“As for a chain of roundabouts, this is the first area that has continuous roundabouts,” Corales said. “At the state level they have seen the benefit of having multiple roundabouts as a chain.”
A chain of roundabouts rather than a standalone facility amid signalized intersections through an urban corridor provides for a more efficient movement, according to Sarasota-Manatee Metropolitan Planning Organization Planning Manager Ryan Brown, who points out that yet another at U.S. 41 and University Parkway is under consideration.
“Traffic studies indicate that a network would improve traffic conditions much more significantly than a standalone roundabout due to the limitations from choke points at signalized intersections,” Brown said. “Signalized intersections are confining, and when you look at implementing a roundabout in the middle of regular intersections with red lights on each side, it’s going to choke.”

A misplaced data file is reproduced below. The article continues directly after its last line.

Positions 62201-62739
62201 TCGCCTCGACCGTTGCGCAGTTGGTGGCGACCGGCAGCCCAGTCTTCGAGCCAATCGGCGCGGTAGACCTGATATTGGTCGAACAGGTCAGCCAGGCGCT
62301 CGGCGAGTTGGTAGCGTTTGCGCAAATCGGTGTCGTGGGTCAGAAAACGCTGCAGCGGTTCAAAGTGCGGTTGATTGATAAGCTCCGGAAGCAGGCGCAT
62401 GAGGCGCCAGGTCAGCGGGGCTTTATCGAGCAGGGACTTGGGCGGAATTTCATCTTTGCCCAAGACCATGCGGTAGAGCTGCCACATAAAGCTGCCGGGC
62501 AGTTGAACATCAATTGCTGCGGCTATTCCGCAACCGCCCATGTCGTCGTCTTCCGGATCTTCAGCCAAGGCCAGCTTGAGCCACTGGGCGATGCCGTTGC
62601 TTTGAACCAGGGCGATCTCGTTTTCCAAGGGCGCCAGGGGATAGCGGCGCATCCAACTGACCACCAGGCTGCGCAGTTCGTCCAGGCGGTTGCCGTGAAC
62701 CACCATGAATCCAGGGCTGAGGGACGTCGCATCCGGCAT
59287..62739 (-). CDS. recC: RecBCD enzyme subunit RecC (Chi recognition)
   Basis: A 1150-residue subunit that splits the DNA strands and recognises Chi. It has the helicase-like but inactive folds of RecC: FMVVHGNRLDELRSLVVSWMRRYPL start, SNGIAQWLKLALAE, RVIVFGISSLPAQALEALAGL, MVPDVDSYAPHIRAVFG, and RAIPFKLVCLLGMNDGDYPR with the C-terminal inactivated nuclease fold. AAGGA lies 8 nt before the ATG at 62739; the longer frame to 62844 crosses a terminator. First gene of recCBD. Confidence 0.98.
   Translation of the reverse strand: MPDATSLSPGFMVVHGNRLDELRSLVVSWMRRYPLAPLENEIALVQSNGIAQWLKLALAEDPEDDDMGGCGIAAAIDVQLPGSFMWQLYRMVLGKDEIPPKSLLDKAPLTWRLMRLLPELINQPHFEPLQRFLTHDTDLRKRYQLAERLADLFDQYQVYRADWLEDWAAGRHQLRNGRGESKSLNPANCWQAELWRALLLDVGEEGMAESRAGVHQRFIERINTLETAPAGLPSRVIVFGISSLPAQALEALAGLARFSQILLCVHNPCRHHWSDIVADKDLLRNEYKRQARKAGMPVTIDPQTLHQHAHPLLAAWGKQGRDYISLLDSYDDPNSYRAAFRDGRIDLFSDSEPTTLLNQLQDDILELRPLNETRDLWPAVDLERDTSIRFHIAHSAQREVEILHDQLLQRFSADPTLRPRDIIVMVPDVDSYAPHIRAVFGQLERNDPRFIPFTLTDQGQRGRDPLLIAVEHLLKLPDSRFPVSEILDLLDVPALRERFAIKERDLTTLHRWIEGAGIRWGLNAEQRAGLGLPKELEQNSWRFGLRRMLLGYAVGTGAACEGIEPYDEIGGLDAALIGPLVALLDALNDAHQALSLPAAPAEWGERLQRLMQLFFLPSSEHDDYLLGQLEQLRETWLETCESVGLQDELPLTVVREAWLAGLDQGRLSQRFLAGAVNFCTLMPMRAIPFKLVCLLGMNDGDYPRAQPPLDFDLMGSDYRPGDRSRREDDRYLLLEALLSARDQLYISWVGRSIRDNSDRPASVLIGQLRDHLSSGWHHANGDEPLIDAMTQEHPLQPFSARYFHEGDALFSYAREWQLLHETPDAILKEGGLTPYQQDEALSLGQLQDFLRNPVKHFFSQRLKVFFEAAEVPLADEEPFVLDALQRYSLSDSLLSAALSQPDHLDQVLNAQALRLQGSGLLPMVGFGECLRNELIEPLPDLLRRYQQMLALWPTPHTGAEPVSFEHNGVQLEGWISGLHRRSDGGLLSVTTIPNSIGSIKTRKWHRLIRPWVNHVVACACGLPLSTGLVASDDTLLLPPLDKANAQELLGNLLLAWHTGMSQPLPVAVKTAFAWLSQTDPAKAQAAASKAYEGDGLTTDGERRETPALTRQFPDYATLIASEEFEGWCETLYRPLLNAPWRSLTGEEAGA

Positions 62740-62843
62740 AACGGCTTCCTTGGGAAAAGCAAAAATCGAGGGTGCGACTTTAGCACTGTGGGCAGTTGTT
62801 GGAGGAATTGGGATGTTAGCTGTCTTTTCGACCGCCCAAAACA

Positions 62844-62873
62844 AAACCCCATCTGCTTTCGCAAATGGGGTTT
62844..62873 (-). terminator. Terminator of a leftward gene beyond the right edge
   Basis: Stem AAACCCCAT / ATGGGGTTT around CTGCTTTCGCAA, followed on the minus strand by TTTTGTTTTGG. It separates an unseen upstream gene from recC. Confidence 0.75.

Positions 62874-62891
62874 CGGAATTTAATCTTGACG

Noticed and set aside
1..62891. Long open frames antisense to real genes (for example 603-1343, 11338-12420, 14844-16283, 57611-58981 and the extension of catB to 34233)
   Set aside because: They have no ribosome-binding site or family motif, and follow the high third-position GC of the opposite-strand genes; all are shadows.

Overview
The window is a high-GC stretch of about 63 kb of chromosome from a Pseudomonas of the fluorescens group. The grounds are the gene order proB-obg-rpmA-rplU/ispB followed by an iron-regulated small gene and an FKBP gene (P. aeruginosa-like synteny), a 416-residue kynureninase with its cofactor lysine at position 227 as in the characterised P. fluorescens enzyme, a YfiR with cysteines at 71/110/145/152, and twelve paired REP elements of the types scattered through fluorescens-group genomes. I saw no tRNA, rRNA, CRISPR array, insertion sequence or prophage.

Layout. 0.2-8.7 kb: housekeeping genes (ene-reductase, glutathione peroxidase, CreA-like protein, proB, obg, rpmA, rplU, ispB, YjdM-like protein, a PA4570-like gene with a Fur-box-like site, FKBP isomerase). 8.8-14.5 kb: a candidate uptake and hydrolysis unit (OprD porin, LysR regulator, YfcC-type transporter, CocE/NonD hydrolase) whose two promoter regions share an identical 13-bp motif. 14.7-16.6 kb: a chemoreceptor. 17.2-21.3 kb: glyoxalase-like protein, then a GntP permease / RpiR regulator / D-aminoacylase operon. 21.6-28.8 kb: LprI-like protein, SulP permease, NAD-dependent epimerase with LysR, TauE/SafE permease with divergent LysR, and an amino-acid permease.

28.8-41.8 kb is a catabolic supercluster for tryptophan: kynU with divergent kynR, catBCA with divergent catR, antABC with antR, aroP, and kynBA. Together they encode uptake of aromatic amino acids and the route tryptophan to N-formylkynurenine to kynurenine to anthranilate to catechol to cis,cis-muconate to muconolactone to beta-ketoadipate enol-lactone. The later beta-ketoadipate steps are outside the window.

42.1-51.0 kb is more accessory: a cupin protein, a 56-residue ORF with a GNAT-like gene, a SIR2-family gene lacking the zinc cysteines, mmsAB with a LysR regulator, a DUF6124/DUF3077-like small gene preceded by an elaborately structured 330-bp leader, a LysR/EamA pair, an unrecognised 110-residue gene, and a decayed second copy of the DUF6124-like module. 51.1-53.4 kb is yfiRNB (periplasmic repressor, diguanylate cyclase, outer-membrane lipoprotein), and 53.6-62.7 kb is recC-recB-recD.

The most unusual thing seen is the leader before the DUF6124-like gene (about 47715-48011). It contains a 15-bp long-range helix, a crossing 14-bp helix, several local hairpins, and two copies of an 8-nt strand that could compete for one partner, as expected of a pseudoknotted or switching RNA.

Since 2002 the Sarasota/Manatee MPO has had a policy requiring consideration of roundabouts for intersection improvements and in greenfield developments.
“That doesn't mean that they always got full consideration or that they would work in every situation,” said MPO Executive Director David Hutchinson. "Engineers have questioned whether or not they can actually work in rural areas, but in rural areas they actually have proven effective as a safety measure.”
The newest link in the roundabout chain along U.S. 41 is perhaps the city’s most visible. Framed by gleaming towers to the east and Sarasota Bay to the west, it could also be considered among the city’s most scenic — and most complex. It carries U.S. 41 traffic at a 45-degree angle, Gulfstream Avenue to and from the keys and into downtown, a driveway into the busy marina and Bayfront Park, plus nearby entrances into The Quay Sarasota off U.S. 41 as well as Golden Gate Point at the approach to Ringling Bridge.